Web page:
New York Health Act Too Costly for Taxpayers

Patrick Gallivan

March 31, 2022

The NYHA would abolish the state’s existing health insurance system and replace it with a single payer, government-run program financed by taxpayers.

Lawmakers in Albany are once again being asked to consider the New York Health Act (NYHA), legislation that would abolish the state’s existing health insurance system and replace it with a single payer, government-run program financed by taxpayers. 

The proposal is not new, and as the ranking member of the Senate’s Health Committee, I have heard from people on both sides of this important issue.  While I support efforts to ensure all New Yorkers have access to quality health care, we have to make sure it is affordable.  A new report by the Empire Center for Public Policy warns the NYHA would result in a massive tax increase, likely the largest ever enacted by any state.

As proposed, the NYHA would be the first of its kind in the country.  It would cover every resident of New York State with no limits on coverage, no prior authorizations, no provider networks and no cost sharing requirements, such as patient premiums and co-pays. It would replace all existing forms of coverage, including private insurance, employer-sponsored plans and government-operated systems such as Medicare and Medicaid.  Several years ago, the independent RAND Corporation estimated the cost to taxpayers would be $160 billion in the first year alone.  That represents a staggering 133-percent increase in the state’s total tax receipts.  As medical costs rise, so will the burden on New York taxpayers, who already pay some of the highest taxes in the country.  The Empire Center predicts the tax hikes would further harm the state’s competitiveness for business development and economic growth.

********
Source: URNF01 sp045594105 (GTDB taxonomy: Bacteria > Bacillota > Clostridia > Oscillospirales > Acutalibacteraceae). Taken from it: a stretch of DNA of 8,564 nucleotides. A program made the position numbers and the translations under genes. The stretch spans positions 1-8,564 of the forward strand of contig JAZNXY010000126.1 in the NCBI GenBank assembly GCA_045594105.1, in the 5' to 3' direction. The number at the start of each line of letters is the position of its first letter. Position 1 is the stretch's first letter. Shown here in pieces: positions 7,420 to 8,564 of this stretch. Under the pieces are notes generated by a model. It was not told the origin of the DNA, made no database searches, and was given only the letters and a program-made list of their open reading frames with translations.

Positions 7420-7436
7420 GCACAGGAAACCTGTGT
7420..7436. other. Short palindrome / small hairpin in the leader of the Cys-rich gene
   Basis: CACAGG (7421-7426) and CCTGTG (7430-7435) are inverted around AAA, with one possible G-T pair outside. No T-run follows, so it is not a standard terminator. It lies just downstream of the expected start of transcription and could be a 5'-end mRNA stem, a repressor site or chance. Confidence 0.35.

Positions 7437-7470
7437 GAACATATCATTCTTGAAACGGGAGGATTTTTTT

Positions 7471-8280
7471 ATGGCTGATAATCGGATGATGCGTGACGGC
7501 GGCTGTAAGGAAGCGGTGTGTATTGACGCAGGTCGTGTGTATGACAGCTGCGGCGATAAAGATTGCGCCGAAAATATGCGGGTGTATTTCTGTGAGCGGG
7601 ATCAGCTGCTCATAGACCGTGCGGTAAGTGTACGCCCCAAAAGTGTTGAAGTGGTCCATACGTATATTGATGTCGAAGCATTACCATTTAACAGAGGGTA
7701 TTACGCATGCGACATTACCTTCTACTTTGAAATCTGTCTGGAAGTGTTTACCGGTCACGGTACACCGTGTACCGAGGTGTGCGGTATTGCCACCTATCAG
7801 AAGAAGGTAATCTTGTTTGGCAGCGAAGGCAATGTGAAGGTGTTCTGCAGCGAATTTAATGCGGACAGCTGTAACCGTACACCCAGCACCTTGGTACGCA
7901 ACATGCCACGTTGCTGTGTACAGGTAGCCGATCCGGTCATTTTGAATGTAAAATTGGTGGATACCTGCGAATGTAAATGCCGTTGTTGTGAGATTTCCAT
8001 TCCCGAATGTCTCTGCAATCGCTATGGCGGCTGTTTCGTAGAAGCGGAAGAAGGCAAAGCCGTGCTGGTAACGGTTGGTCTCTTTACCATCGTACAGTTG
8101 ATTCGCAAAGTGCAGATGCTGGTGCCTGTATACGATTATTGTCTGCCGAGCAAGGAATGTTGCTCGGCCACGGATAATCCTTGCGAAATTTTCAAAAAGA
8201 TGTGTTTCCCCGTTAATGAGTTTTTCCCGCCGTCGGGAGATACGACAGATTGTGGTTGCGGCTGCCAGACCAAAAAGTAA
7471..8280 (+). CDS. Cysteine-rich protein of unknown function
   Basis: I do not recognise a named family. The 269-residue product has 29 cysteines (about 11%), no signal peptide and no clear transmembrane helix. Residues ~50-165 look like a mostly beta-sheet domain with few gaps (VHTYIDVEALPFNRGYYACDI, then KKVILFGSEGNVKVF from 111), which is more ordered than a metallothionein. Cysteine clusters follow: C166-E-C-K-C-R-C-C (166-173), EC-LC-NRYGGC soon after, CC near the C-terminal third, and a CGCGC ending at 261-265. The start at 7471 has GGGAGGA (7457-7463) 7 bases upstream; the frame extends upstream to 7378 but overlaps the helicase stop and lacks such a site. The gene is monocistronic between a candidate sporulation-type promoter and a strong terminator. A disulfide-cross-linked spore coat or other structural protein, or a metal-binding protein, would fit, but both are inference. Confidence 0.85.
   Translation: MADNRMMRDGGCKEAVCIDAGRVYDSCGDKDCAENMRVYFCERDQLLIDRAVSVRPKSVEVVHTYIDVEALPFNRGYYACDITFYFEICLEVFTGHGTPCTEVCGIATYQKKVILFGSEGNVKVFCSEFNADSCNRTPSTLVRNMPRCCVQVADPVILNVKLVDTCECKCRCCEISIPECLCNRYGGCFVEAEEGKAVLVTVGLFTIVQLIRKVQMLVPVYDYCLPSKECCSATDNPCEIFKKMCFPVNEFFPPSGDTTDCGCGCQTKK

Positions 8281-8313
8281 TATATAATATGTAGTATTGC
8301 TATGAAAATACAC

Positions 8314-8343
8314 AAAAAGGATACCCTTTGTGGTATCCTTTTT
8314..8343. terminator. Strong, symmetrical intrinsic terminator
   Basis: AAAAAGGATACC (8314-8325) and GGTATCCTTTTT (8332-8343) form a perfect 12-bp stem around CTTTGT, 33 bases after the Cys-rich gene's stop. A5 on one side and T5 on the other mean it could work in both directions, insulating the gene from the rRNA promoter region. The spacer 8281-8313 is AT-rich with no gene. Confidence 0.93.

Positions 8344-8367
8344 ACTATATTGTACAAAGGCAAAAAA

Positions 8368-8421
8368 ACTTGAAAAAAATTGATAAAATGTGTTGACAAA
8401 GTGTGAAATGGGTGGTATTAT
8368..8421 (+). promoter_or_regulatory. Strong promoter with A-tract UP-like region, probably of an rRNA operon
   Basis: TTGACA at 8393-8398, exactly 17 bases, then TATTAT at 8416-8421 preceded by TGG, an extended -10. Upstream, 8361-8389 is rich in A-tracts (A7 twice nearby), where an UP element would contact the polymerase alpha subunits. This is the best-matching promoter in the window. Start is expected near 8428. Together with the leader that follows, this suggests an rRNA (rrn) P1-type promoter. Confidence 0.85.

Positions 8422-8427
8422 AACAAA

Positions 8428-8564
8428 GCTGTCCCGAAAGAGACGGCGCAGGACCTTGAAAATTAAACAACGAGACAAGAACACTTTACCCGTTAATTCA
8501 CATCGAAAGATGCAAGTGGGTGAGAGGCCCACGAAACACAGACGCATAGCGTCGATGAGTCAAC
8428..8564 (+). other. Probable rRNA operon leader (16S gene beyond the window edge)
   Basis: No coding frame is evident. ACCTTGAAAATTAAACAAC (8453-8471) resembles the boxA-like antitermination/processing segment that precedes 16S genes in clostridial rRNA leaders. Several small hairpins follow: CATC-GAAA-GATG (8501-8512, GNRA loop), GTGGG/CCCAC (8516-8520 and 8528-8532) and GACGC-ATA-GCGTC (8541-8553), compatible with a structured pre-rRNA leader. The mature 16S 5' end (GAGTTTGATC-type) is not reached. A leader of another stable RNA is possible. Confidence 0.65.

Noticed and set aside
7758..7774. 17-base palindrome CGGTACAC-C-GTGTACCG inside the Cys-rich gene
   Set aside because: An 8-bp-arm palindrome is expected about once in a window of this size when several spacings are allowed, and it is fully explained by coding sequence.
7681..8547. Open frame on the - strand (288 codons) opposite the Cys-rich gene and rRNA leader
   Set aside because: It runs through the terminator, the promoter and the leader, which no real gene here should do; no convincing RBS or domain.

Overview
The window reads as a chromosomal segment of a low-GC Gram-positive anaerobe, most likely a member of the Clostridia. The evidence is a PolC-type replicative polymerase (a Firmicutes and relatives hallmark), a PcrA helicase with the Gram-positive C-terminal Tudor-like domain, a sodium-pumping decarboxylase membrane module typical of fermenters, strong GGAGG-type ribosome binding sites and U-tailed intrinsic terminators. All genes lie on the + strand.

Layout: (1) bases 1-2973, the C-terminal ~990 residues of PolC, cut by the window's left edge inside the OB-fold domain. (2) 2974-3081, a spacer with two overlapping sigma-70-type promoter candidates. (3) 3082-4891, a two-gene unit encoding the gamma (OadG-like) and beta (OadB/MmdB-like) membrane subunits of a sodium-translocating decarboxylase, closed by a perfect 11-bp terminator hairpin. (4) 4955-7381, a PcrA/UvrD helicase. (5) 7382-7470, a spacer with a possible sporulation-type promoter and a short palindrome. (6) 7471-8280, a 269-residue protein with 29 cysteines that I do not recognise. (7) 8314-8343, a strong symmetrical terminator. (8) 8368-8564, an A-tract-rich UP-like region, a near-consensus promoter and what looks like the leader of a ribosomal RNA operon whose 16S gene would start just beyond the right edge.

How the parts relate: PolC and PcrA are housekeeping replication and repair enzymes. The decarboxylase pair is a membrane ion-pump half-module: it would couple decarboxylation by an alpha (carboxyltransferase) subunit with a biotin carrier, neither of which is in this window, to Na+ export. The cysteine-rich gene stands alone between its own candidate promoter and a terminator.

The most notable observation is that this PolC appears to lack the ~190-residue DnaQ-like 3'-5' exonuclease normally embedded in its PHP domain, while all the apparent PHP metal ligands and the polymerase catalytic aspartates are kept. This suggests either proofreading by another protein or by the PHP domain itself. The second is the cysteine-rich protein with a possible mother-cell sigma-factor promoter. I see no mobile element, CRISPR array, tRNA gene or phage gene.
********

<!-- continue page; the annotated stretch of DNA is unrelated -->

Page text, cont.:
The legislation also leaves many important questions unanswered.  It identifies two sources of funding for the program, a tax on payroll income and a tax on income from non-payroll sources, such as business and investments.  Those with higher incomes would pay more, but the bill does not provide details on the rates or income brackets for these new taxes.  While some people might save money, many more would pay substantially more for coverage.  The legislation also fails to say how much health care providers would be paid for their services.  It would be irresponsible for the state to implement such a massive program without knowing such details.

Finally, those in favor of the NYHA say it would provide universal coverage and help those who are currently uninsured.  Closing the insurance gap should be a priority, but it does not require the creation of a huge new bureaucracy and a massive overhaul of our health care system.  The number of state residents without coverage is less than 5% of the population.  We can help these individuals by investing in better outreach and providing financial resources to assist them in obtaining quality insurance coverage.  Meanwhile, those who like their current plan should be allowed to keep it.

New Yorkers deserve access to quality, affordable health care, but Albany’s government run, taxpayer funded proposal is not the answer.